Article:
There were highs, lows, new heroes, and old faithfuls for Welsh sport in 2021 – but the real story was about survival.
Not just of the fittest, either. To survive as a sports enthusiast this year was all about adaptability and resilience.
Whether you were a Welsh athlete winning gold at the Olympics like boxer Lauren Price, or someone looking for a swim or game of bowls down your local sports centre, determination and perseverance was the name of the game.
Pandemic life became the way of life in 2021. You had to adjust and be resourceful if you wanted to stay on track.
We could begin with Lauren, and her brilliant boxing gold medal at the delayed Games in Tokyo, but maybe the real starting point for Welsh sport should be in a small back garden in Worcestershire.
It was there that Matt Richards spent months before the Olympics in a home-constructed giant paddling pool, swimming for hours each day.
Matt and his dad Simon had rigged up a bungee cord around the teenager’s waist, bolted it to the back wall, and created an ingenious treadmill.
It meant he could keep swimming when all the pools were closed during lockdown. Genuis. What better story to encapsulate what sport was all about in 2021?
The 19-year-old Swim Wales star’s reward was a gold medal for Great Britain in the 4 x 200m freestyle relay.
If that was incredible, then maybe one of the most moving stories of the year came moments after his team had won.
Four men had stood on the podium, but a fifth had won gold as part of that squad. Matt’s Swim Wales teammate, Calum Jarvis, was presented with his gold by the other four back stage, where, thankfully, there was a camera to capture the moment.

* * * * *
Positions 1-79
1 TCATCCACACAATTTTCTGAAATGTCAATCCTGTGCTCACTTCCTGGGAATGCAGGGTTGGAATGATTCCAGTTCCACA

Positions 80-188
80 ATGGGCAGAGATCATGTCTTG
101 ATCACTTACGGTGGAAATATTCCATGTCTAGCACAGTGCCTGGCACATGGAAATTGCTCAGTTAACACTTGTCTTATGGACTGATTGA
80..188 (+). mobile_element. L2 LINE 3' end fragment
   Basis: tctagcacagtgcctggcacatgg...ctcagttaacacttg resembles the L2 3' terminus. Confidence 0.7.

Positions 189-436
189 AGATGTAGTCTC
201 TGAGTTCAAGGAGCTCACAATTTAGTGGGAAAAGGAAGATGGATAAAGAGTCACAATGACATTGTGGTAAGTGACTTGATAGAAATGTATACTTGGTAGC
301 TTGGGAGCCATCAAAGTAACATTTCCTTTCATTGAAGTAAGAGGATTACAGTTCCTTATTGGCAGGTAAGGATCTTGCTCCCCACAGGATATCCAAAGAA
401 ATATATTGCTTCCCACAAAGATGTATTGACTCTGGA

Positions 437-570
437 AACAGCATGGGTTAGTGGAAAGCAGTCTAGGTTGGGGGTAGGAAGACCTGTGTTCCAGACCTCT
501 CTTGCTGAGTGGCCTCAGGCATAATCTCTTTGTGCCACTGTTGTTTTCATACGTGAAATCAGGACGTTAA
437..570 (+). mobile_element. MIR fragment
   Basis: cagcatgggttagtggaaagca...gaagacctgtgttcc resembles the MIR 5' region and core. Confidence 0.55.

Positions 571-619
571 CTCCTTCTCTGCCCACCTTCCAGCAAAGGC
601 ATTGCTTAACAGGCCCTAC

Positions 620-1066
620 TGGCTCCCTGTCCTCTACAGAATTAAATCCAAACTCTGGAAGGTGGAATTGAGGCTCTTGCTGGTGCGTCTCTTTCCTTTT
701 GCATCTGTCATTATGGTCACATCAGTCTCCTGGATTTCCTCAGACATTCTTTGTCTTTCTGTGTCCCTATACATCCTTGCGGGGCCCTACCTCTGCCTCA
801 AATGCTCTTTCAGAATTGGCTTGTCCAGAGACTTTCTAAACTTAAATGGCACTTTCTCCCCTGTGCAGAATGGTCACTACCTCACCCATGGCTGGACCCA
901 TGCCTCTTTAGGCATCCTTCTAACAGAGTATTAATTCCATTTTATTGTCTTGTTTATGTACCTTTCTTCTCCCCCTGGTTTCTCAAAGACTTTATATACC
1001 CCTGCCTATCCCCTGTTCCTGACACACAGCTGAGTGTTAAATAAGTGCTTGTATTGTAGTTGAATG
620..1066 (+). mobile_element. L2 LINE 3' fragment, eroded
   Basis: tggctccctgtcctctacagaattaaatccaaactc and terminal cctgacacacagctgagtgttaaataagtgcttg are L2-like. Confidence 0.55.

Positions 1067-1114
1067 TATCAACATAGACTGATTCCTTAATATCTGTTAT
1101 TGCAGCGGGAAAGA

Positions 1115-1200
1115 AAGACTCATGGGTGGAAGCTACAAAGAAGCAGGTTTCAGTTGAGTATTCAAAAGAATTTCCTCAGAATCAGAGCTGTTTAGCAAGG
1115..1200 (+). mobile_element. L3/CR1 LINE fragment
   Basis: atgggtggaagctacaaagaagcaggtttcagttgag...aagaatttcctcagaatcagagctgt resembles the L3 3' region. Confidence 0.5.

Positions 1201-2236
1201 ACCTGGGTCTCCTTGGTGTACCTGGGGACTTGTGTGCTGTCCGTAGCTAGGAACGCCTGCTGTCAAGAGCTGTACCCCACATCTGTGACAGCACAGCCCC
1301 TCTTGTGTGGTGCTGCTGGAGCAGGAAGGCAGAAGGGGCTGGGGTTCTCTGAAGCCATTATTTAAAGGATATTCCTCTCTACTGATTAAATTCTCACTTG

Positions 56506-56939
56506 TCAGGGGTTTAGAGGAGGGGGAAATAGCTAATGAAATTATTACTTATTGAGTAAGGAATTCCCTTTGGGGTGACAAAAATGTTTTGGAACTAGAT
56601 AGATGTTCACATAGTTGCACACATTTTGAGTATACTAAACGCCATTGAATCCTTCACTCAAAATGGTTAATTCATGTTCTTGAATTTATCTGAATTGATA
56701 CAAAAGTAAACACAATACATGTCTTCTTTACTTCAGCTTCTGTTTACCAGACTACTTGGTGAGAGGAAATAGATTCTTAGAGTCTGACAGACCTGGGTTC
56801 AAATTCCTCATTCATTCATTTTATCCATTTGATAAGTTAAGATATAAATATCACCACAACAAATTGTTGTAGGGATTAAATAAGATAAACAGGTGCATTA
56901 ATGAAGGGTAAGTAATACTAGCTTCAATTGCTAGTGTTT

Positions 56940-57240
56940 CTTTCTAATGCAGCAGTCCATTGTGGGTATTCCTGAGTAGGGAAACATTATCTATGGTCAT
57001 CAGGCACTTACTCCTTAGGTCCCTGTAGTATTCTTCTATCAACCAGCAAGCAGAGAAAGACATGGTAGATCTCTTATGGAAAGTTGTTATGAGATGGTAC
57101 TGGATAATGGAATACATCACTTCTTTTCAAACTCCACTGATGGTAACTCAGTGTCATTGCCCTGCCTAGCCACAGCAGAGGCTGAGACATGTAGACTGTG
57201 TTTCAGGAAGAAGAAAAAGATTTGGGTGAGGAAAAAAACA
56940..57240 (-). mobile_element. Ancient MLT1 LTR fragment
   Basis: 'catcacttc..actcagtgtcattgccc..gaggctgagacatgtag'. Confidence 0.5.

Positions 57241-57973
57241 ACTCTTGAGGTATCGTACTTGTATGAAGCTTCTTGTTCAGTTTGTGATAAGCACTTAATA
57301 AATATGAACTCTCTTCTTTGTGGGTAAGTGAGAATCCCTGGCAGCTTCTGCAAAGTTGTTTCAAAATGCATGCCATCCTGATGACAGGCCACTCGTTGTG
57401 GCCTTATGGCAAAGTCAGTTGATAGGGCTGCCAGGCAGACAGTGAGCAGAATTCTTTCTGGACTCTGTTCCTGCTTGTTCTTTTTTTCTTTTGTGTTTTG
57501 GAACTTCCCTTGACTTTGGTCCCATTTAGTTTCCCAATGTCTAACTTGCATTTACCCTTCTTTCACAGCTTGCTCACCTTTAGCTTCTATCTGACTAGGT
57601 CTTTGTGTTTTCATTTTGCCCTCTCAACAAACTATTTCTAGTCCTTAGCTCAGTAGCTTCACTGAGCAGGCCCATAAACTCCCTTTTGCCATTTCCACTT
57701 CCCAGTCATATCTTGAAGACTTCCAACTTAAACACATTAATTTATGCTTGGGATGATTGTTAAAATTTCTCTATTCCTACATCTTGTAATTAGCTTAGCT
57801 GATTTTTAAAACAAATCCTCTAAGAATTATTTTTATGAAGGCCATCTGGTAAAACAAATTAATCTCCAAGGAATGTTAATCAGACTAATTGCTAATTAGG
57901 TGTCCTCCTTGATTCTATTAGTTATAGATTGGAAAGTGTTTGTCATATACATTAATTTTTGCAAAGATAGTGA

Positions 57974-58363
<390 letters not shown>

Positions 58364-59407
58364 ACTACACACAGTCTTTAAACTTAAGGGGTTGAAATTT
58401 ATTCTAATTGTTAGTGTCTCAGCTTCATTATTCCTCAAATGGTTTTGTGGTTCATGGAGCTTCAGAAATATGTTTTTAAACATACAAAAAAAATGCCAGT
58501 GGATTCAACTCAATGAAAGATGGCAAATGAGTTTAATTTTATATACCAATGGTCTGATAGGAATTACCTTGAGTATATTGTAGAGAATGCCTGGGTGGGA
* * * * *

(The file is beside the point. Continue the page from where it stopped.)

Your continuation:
There were other Welsh triumphs in Tokyo, plus some despair. That’s the nature of sport.
Hannah Mills sailed her way to gold in the women's 470 class, alongside Eildh McIntyre. It was a second successive Olympic gold for Hannah and her status in the sport was reflected later in the year when she was voted World Sailor of the Year.
But Jade Jones – who was bidding for an incredible third successive Olympic gold – suffered a shock taekwondo defeat and relinquished her Olympic title.
That left Lauren Williams to put Wales on the global map by storming to silver, an achievement the Blackwood battler rightly celebrated but admitted “was not quite the colour I came for.”
Other Welsh medal winners in Tokyo included cyclist Elinor Barker, who took silver as part of the women’s team pursuit.
That wasn’t even her most memorable day of 2021, though. She later revealed she was pregnant, and had been when she won her medal!
Tom Barras, who came to Wales to study at Cardiff University, also took silver in rowing in the quadruple skulls, while fellow Welsh rowers Oliver Wynne-Griffith and Josh Bugajski seized bronze in the men’s eight crew.
Leah Wilkinson and Sarah Jones – who have spent years spreading the gospel for Welsh hockey at the Commonwealth Games – finally had reward at Olympic level, as they won bronze with the Great Britain women’s squad.